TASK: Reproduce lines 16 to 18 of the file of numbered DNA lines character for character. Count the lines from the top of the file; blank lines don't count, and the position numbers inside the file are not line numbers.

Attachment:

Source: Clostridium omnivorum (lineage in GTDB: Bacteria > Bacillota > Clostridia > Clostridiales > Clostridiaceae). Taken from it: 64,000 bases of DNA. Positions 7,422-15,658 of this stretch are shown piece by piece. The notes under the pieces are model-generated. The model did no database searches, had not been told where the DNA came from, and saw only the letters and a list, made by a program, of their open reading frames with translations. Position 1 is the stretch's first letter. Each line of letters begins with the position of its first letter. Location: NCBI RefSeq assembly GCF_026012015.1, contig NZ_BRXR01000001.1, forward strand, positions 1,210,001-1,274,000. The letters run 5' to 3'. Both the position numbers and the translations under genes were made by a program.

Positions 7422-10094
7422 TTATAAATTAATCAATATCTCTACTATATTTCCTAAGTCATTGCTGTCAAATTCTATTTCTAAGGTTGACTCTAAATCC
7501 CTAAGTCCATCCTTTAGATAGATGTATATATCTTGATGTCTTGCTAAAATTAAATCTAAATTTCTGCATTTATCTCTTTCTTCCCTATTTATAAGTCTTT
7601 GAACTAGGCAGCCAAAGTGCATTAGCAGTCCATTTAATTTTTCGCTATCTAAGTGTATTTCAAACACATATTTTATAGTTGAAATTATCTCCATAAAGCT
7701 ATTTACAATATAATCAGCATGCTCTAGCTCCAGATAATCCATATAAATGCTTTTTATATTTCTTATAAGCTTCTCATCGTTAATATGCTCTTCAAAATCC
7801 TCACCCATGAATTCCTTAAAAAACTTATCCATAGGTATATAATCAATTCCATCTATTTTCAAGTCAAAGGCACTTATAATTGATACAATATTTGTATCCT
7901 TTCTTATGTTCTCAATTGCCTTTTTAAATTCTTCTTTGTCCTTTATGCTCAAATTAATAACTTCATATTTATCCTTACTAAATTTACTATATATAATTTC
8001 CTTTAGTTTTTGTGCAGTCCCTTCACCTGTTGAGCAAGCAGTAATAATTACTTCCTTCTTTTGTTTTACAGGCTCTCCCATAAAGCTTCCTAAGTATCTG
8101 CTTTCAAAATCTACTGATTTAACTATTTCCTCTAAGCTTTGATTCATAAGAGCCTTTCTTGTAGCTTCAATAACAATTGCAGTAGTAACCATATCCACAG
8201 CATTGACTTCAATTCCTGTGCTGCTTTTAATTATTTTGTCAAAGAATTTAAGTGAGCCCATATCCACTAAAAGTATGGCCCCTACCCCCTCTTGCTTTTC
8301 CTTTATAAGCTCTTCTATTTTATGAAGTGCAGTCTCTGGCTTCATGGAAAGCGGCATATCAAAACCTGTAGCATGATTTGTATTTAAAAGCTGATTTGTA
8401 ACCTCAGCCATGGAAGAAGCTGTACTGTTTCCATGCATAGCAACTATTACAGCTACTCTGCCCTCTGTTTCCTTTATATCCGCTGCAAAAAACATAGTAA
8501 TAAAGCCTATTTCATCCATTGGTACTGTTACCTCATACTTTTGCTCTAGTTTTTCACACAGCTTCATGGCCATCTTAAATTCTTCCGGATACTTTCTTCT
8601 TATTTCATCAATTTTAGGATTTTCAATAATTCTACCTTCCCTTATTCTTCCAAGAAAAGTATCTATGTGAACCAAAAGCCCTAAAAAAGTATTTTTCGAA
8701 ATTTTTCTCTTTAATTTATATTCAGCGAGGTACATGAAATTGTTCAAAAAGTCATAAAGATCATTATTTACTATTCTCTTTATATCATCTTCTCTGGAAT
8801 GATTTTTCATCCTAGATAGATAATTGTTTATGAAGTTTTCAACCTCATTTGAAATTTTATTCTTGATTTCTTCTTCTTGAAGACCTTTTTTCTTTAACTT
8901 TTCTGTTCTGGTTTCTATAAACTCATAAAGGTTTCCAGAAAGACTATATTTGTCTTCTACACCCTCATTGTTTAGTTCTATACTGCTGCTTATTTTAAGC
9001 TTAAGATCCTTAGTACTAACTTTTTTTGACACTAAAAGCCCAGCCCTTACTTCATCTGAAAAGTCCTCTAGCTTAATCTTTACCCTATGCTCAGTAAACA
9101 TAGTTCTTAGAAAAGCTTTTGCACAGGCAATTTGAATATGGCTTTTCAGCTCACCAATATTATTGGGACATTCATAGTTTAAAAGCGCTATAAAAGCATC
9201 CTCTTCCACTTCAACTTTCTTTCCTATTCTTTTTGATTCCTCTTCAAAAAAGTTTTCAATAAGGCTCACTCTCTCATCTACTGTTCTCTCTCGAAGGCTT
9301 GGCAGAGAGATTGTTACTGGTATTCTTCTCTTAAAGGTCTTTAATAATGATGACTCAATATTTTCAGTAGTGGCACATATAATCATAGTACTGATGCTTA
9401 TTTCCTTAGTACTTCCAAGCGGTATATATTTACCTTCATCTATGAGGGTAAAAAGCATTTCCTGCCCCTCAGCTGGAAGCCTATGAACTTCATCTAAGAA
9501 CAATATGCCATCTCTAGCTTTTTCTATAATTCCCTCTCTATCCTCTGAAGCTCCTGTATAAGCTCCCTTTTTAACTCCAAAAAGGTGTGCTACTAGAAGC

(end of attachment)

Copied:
8701 ATTTTTCTCTTTAATTTATATTCAGCGAGGTACATGAAATTGTTCAAAAAGTCATAAAGATCATTATTTACTATTCTCTTTATATCATCTTCTCTGGAAT
8801 GATTTTTCATCCTAGATAGATAATTGTTTATGAAGTTTTCAACCTCATTTGAAATTTTATTCTTGATTTCTTCTTCTTGAAGACCTTTTTTCTTTAACTT
8901 TTCTGTTCTGGTTTCTATAAACTCATAAAGGTTTCCAGAAAGACTATATTTGTCTTCTACACCCTCATTGTTTAGTTCTATACTGCTGCTTATTTTAAGC